The Parable of the Boiling Frog

By David Debenham

The premise of this parable is that if a frog is put suddenly into boiling water, it will jump out, but if the frog is put in tepid water which is then brought to a boil slowly, it will not perceive the danger and will be cooked to death. The story is often used as a metaphor for the inability or unwillingness of people to react to or be aware of sinister threats that arise gradually, step by step, over time rather than immediate obvious dangers. I see it differently. I see it as an example of the chasm of comfortable complacency.  One author calls it “The peculiar longevity of things ‘not so bad’.[1] The idea is that people stay in these zones of complacency, or “not so bad”, called “beta regions” because things are not so bad as to motivate them to leave, and also the alternative is not so good as to motivate them to leave.  They are stuck in a beta region of inertia or complacency.  Society pushes conformity, mediocrity and normality because it is both safe, and “not that bad”.  Over time grooves become ruts, and patterns become habits. One day we waking up with a bucket list of things we wished we had done, when at one point or another they were achievable with a little effort and imagination.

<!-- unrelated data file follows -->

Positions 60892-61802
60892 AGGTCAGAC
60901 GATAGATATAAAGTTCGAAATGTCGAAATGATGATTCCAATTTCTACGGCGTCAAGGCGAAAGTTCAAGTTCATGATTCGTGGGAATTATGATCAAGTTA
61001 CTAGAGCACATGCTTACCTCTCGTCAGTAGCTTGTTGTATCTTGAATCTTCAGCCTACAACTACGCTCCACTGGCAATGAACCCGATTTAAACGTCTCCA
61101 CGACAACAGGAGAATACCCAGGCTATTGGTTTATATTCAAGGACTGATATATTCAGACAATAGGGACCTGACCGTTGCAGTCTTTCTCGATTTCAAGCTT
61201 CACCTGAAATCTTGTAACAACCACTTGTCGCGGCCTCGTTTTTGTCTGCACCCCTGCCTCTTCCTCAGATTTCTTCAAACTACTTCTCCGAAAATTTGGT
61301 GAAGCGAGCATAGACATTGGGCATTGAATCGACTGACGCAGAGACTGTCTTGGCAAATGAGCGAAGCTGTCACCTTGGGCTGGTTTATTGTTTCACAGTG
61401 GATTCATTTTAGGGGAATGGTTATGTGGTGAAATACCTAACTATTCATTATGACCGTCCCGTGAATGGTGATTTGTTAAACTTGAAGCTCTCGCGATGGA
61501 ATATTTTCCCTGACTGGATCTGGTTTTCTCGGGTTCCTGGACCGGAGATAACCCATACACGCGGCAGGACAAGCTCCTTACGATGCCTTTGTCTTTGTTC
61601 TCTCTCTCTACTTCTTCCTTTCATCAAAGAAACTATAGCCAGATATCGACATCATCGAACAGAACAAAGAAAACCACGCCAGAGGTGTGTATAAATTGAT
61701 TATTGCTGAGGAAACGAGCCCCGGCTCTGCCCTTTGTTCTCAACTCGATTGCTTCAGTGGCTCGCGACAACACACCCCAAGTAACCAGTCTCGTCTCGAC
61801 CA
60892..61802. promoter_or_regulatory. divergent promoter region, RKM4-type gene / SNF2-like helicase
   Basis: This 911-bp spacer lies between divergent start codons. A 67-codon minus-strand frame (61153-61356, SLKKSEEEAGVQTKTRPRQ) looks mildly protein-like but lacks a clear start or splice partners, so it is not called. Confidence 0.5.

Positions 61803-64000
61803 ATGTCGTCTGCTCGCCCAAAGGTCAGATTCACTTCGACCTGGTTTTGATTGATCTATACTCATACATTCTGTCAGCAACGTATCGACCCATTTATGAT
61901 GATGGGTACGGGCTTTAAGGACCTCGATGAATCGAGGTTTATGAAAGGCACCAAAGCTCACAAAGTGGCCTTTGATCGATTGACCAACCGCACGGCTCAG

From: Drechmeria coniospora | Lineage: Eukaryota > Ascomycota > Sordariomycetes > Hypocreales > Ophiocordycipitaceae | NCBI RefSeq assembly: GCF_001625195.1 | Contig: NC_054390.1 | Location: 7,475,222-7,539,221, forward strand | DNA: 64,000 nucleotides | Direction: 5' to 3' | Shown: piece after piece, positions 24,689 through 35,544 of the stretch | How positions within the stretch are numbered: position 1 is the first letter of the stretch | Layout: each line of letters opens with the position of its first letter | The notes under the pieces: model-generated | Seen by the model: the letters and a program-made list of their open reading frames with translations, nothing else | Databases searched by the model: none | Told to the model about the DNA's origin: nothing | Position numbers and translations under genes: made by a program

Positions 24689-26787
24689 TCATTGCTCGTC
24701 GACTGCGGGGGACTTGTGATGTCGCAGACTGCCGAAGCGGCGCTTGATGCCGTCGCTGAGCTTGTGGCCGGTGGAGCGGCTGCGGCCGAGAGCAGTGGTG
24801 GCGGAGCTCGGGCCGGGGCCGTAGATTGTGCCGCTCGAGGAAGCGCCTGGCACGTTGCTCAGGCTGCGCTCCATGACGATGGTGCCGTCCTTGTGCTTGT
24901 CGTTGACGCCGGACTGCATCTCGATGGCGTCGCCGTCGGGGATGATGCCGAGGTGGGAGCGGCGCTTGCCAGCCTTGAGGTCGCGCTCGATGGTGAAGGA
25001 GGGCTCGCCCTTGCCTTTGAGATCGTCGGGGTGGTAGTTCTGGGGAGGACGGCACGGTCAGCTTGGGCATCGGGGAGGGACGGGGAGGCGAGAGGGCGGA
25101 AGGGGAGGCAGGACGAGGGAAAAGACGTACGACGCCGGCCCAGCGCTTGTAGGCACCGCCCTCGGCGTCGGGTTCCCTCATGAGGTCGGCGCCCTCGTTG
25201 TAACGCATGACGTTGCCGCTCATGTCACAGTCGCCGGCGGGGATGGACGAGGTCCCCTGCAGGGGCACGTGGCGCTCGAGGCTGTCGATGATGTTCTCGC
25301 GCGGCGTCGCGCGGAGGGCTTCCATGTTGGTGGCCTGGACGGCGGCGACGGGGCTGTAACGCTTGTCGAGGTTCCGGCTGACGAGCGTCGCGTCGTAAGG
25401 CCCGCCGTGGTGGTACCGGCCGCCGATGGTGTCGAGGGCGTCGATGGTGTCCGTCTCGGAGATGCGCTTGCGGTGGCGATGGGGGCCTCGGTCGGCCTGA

Ironically, a nagging injury, a mild cold, or a less than ideal relationship – if they were slightly worse, we might get the injury checked out, take cold medicine, or break up with that person. Once it is severe enough, we take it seriously and are able to resolve it faster.

Why is this important to the field of fraud investigation?   Too often fraud victims are in the beta zone, where they are not so bad off that they have no “felt need for change”— no desire to go to the police or recover the monies wrongfully taken from them.  Those victims need to see (1) the discrepancy between where they are and where they could be by taking action, (2) assurance that the desired state is achievable, (3) that the desired state is more in keeping with their core values, (4) a path to getting to the desired state, and (5) a support team to accompany them to the desired state.  While you may not be the person to lead the transition team from where the victim is and where they could be, you may want to advise and support that leader.